We knew 2018 at the homestead was going to be better than 2017 once the seed catalogs started rolling in around New Years. Amy spent many hours dreaming about the multitude of varieties for our vegetable garden. There was one problem however, where is this garden? The location of our garden from 2017 was less than ideal. It was actually in 2 different spots and wasn’t very productive.

Our previous home had no established garden but we had invested to build four 16 sq. ft. raised garden beds. They were used only one year before we moved. IT was surprising how successful and prolific they were. We had followed the plans and ideas outlined in Mel Bartholomew’s All New Square Foot Gardening II: The Revolutionary Way to Grow More in Less Space.

This year we had also planned to do some ground work and landscaping. We hired a gentleman with some heavy equipment to pull some trees and stumps and fill a low spot near the house. Ultimately, we built 516 sq. ft. of raised beds following Mel’s ideas from the same book. We did this for a couple of reasons. We knew that permaculture principles tell us to keep things we do most frequently (daily or multiple times daily) in zone 1, the areas immediately surrounding the house. The previous locations we had tried for the garden were just too far away and we weren’t getting good yields anyway. We decided the newly filled location was the best spot at this point. It was close to the house, flat, didn’t house a septic tank or leach bed, wasn’t the driveway or the backyard where the kids play, and finally not covered by trees or in the shadow of the house most of the day. Becuase the fill used was just a basic gravel fill without any organic component or loam. We invested in building the boxes and filling them with Mel’s mix (see the book above). Amy spent hours at “Earth’s Gym” moving soil and woodchips (to line pathways) via wheelbarrow. The final result looks amazing. I’m so proud of the hard work she put in. The beds should last us for years to come. See them below in various stages throughout the season.

Continuing on with our food production on the farm for this year. We still had a couple of turkeys left over from 2017. We skipped raising turkeys this year. However, this was our most successful year of raising meat chickens. We only lost a few during the 9 weeks we raised them. We were able to move them daily using our 2 chicken tractors. They got a fresh salad bar of grass to eat everyday. We do also feed them grain. We used a new guy to process them. It was a joy working with him, and we are excited to continue working with him in the future. If you haven’t had fresh pasture raised chicken from a local farmer, you owe it to yourself to try some. There is a strong chance you will never buy another chicken from the grocery store.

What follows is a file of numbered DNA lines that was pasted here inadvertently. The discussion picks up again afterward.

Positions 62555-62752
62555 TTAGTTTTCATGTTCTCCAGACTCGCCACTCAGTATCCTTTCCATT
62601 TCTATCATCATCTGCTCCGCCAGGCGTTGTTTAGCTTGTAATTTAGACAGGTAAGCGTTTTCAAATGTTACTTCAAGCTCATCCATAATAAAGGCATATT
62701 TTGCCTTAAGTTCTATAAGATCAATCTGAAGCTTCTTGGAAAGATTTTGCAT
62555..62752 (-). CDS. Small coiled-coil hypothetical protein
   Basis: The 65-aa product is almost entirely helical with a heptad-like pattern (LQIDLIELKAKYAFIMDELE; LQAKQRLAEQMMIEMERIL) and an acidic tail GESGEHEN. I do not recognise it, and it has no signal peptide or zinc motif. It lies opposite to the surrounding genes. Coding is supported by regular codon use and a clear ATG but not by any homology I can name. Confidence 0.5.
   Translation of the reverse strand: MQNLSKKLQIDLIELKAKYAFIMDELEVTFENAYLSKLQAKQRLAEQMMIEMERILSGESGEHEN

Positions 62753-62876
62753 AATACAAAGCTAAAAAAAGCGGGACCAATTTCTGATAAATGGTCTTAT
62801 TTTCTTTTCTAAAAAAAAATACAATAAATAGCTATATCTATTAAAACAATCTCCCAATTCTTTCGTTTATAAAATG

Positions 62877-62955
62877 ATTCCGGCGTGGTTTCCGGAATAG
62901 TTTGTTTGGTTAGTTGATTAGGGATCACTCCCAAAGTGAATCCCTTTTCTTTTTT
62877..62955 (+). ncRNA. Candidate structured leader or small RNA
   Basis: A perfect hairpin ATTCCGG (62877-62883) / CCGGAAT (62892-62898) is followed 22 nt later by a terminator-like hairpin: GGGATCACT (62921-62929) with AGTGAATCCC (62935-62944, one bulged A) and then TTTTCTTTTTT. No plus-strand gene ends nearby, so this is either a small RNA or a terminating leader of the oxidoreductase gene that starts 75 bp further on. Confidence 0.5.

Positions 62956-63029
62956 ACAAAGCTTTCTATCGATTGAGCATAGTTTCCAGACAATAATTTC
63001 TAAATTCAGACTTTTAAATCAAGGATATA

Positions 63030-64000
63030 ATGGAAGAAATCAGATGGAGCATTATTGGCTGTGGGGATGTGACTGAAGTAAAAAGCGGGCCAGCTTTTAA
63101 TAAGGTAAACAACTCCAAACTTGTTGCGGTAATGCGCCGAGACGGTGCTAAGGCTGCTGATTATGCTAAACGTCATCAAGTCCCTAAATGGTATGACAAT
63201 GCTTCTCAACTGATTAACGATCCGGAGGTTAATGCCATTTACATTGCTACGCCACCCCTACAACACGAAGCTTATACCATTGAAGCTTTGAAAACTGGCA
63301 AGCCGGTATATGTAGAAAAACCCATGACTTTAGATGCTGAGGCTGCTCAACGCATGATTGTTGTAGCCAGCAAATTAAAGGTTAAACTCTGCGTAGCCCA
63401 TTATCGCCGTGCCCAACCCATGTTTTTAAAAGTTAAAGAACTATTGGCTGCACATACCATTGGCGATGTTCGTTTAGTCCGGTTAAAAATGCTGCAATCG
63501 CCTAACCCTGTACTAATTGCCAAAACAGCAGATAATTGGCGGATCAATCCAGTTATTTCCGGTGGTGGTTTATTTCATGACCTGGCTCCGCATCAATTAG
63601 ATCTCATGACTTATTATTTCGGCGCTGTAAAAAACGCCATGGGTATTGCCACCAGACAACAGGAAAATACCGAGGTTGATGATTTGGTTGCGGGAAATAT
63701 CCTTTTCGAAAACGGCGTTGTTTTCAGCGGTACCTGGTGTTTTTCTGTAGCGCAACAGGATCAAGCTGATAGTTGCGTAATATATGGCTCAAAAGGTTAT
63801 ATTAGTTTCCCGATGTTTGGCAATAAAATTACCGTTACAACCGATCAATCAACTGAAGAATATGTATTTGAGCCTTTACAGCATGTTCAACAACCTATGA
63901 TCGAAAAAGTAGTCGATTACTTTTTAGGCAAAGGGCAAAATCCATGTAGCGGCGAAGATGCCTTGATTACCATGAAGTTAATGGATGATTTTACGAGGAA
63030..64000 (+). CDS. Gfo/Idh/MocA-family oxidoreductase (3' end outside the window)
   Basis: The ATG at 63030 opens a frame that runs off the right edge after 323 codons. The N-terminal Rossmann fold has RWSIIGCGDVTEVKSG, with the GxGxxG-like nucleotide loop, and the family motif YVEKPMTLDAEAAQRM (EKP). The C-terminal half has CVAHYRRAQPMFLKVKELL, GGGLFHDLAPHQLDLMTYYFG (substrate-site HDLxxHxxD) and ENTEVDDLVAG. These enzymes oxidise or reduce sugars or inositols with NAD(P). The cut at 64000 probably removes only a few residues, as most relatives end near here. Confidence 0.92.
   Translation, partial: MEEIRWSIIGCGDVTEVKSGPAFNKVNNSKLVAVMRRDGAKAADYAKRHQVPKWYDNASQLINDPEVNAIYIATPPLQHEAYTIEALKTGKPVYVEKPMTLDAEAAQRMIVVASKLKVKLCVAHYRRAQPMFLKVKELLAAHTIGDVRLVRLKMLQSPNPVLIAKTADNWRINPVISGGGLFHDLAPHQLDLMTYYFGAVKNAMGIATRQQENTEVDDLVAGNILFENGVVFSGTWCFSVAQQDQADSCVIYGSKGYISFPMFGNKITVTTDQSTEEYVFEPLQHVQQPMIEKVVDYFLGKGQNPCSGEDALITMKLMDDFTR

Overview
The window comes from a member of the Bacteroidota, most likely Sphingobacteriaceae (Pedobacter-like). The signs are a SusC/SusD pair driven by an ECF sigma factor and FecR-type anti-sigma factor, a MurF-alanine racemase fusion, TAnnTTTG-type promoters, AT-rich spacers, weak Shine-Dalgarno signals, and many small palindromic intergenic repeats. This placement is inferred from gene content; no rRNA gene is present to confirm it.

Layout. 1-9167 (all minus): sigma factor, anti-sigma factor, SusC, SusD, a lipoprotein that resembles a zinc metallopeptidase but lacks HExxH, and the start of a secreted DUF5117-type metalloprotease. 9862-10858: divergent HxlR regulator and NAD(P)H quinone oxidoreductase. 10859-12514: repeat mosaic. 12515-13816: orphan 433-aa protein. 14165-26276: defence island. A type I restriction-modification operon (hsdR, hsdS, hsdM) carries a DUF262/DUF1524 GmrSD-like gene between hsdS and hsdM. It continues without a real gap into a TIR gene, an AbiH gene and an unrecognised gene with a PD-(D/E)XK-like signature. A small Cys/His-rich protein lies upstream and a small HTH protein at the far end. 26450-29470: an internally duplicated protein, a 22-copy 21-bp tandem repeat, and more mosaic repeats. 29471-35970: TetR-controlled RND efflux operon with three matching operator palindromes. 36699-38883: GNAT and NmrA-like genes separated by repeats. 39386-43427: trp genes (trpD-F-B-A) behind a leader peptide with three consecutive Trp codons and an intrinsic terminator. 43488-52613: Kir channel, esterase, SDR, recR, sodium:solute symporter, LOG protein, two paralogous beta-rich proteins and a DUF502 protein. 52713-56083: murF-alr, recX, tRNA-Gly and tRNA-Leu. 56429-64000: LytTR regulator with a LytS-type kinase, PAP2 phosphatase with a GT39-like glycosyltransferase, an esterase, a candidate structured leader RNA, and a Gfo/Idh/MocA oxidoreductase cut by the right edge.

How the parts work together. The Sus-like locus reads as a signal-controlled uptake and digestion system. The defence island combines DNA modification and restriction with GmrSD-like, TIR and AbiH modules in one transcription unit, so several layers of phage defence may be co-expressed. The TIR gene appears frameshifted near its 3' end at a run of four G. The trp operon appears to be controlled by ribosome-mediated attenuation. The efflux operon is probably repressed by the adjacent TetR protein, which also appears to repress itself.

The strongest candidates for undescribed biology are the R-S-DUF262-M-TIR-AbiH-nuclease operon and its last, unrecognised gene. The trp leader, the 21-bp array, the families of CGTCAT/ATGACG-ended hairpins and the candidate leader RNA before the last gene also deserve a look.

This year was busy and it never really worked out to raise pork this year. We are missing the homegrown pork for sure. However, my big win was I finally got a tractor. I had sold my old John Deere 400 Super Garden Tractor and bought a John Deere 2210 with loader, mower and snow plow blade. It has been a great investment for us. Spending some time in the tractor seat is quickly becoming my “happy place.”

By far the most successful aspect of our year was the continued exposure and growth for Full Cup Fibers. We worked hard in May building up our stock and getting ready for the Maine Fiber Frolic where were a vendor for the first time. For the 2 days, we sold enough yarn and roving to completely cover the cost of our hay needed to hold us for the whole winter. Also, we have had our yarn and roving selling at a local yarn shop, Fiber and Vine. That has been good exposure for us. Amy’s excellent showing at the Fiber Frolic triggered her to be invited to demonstrate for 2 days at the largest and last fair of the season here in Maine, The Fryeburg Fair. Again she was able to sell some of our stuff and had a good showing. Look for us at both events again next year. See our set up at the frolic below, along with samples of some of the product.

The biggest and best additions to the farm this year were 3 new animals. First, we adopted 2 kittens to be our barn cats and rodent pest control. Pumpkin and Pie have been doing pretty good work keeping the rodent population a bit suppressed. Our other big addition was adding a new puppy to the farm. We added a chocolate lab whom we have affectionately named Chunk. He is still very much puppy but we are more and more pleased with his intelligence and ability to settle in with the family. Unfortunately, he is replacing our yellow lab of 12 years who passed away in late 2017. He was Amy and my first kid, we miss him terribly. See Baxter and Chunk below.

I leave you with one final thought. I have been trying to work on internal happiness. A big piece of that is being intentional about gratitude. I was looking for nice quote or saying about the past that would fit with the recap of life here on the farm. It seems to fit with the journey Amy, the family and I have been on this year. Cheers to 2018 and hold on to your hats because 2019 is right around the corner!

Gratitude makes sense of our past, brings peace for today, and creates a vision for tomorrow.
-Melody Beattie